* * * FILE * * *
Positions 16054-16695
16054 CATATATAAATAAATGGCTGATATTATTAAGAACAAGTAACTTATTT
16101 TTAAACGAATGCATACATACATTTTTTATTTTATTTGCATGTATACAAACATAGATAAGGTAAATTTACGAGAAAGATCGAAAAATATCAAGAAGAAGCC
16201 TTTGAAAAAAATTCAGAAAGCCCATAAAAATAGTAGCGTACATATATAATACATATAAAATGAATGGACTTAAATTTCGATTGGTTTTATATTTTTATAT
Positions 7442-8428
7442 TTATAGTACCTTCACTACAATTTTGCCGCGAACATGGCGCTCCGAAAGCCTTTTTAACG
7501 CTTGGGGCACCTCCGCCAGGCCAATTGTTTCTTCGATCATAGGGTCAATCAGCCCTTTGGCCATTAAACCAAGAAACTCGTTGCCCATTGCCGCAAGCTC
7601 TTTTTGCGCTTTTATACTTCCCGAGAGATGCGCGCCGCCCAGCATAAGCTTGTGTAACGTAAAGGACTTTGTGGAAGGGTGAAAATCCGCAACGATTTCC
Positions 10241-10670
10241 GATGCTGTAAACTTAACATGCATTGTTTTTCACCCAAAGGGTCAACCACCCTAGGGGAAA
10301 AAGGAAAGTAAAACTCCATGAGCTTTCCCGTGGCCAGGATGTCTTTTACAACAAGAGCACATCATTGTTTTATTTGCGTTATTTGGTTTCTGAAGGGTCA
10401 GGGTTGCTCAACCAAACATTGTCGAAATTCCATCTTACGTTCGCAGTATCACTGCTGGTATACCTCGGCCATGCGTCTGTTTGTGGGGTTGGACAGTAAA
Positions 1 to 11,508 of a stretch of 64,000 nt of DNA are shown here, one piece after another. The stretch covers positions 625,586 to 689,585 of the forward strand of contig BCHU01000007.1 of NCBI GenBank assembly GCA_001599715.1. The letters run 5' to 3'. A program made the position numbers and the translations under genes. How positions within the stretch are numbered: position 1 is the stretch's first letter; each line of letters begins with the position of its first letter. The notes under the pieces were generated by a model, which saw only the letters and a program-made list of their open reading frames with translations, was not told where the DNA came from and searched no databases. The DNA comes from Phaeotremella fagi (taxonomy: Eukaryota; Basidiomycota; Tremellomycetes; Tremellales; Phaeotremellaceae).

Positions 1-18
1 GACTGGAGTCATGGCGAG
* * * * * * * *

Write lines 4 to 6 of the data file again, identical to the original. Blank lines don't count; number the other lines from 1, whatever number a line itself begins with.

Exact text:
16201 TTTGAAAAAAATTCAGAAAGCCCATAAAAATAGTAGCGTACATATATAATACATATAAAATGAATGGACTTAAATTTCGATTGGTTTTATATTTTTATAT
Positions 7442-8428
7442 TTATAGTACCTTCACTACAATTTTGCCGCGAACATGGCGCTCCGAAAGCCTTTTTAACG